Sorry, but while I’m with you on the rest of your post, this is a really blatant misrepresentation of a) Corey’s words and b) the point of distinguishing between self-defense (fear) and attacking someone (anger).

    And yeah, fuck Angela Corey, and no, Alexander shouldn’t have been in jail, but that doesn’t mean it’s not important to represent everyone honestly/fairly.

    1. I understand you’re in disagreement with the author’s point of view here, but you don’t actually give me enough information to follow your argument. The prosecutor characterized Alexander’s motivation as anger not fear. As EG seems perfectly aware of, those two motivations have different legal outcomes in re: self-defense. EG is then saying that black women are misinterpreted through the lens of cultural racism to be “angry” in many cases when the same behaviors–if performed by white people–would be seen as having different motivations.

      Therefore, the characterization of Alexander as angry, not afraid, has a cultural history tied to racist ideas about black women, and that very racism threatened to put Alexander in prison for a long time.

      The quote from Corey is accurate, so I’m not sure how this is a really blatant misrepresentation of Corey’s words.

      What, then, is your precise objection to this line of argument? How is this not honest or fair? Because you don’t actually say, and I would like to be follow your argument.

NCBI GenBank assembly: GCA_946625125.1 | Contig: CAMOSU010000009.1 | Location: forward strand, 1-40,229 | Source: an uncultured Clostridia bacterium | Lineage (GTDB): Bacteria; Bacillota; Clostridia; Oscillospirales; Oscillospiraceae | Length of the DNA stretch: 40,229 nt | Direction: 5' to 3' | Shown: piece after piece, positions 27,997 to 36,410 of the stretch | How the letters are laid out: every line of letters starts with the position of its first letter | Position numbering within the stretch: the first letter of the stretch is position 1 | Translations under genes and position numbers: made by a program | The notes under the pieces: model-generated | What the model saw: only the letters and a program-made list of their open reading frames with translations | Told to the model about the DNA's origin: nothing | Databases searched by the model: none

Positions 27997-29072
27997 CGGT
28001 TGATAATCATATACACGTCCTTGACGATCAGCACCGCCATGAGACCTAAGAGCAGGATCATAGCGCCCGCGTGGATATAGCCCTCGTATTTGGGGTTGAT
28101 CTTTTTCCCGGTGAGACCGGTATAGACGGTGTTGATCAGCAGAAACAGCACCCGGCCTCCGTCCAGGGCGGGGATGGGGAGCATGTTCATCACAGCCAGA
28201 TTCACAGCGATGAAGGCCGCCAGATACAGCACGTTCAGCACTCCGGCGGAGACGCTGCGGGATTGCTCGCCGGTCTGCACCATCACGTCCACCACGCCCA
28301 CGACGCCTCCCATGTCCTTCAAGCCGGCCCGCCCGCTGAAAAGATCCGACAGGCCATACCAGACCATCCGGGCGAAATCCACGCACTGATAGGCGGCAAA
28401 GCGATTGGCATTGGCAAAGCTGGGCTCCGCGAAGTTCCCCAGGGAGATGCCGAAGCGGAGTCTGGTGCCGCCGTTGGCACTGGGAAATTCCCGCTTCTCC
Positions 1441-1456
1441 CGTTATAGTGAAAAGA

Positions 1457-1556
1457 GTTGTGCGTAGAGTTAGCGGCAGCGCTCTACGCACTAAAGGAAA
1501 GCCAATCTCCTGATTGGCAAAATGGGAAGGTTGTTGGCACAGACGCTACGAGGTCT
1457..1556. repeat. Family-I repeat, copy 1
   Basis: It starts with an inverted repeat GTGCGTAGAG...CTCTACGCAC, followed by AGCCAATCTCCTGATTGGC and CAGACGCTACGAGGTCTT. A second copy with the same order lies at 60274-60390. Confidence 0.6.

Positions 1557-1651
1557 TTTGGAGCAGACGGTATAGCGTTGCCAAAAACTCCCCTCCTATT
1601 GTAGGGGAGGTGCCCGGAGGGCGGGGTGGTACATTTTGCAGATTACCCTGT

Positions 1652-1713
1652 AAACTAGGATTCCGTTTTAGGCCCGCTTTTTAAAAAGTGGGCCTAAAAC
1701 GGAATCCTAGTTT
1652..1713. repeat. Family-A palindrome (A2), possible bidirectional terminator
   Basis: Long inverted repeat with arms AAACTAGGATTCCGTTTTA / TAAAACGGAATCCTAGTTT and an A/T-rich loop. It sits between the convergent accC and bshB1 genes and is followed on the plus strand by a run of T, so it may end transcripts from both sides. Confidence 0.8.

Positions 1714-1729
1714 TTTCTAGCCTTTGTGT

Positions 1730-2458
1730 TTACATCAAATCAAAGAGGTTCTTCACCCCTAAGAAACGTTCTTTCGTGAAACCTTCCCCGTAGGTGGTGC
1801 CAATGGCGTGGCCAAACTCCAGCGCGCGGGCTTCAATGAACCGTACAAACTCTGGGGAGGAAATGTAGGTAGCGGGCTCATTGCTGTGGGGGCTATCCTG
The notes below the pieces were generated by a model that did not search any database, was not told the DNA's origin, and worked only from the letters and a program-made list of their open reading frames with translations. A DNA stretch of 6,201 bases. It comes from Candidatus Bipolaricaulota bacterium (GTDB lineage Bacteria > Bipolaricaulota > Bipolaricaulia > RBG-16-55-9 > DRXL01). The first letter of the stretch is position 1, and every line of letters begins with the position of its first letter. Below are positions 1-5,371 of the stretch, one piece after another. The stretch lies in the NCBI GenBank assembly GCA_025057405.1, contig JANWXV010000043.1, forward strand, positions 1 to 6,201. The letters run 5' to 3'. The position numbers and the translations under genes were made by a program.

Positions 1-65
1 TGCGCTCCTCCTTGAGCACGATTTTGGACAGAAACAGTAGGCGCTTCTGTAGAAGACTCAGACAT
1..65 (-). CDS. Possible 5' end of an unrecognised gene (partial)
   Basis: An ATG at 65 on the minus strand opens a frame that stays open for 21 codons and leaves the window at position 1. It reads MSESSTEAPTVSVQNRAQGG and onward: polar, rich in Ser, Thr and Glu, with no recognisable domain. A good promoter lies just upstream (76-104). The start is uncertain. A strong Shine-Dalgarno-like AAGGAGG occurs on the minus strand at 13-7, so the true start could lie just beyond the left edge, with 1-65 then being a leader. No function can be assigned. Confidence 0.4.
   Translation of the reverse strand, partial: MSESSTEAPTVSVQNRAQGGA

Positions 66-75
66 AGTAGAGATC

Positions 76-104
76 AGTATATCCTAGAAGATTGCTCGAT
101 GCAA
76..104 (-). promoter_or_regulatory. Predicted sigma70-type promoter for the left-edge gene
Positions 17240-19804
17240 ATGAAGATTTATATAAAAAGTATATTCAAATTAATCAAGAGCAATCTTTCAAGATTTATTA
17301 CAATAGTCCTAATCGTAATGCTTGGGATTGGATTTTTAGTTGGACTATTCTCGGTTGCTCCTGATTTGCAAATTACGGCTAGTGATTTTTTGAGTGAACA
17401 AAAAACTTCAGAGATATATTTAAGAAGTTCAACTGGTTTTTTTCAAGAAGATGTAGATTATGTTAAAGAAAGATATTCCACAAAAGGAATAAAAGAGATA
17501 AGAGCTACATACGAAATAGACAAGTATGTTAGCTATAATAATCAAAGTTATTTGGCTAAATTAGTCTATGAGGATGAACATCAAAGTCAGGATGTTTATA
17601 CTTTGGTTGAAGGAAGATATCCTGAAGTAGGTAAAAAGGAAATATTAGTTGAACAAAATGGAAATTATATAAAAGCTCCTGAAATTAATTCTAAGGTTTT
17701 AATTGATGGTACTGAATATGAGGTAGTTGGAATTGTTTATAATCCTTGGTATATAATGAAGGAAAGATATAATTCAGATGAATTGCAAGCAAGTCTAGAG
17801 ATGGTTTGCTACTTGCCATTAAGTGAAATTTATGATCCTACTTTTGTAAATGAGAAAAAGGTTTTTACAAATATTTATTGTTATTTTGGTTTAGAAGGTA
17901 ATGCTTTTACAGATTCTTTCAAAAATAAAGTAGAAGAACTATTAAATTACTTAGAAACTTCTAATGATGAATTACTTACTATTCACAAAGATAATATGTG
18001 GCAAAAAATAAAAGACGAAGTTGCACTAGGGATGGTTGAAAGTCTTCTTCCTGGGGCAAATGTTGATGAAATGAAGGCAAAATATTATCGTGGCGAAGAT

1. Because Corey wasn’t trying to say anger isn’t a legitimate response to abuse, or that abuse victims need to be ‘ladylike,’ or that anger is an inappropriate emotion.

          She was trying to say that Alexander got angry, and so got a gun, and then came back in a purposeful attempt to murder her husband, due to said anger. As opposed to shooting at him due to her fear of imminent physical harm.

          And I think you know what she meant.

    2. I should say that EG follows on with the idea that fear and anger are not magically separate, and one can feel both, and that deciding that the anger was the motivator rather than the fear is the thing that has a setting within systemic racism and sexism.

  2. If you don’t understand why emphasizing a black woman’s “anger” and placing it above other possible motives is problematic in a judicial setting (and elsewhere), then I have actually no idea how to explain it to you.

    Talking about a black woman being “angry” as part of an attempt to get her sentenced to life in prison when she injured no one participates in a tried-and-true tactic of institutional structures of racism, and so, yeah, I think EG knows exactly what the prosecutor meant. You, on the other hand, seem to think that the prosecutor’s words exist in a motiveless vacuum of pure proof and the desire to see impartial justice done.

    Zimmerman was characterized as being “afraid” and got off even though he murdered somone. Talking about Alexander’s “anger” is not divorced from context and history, for fuck’s sake.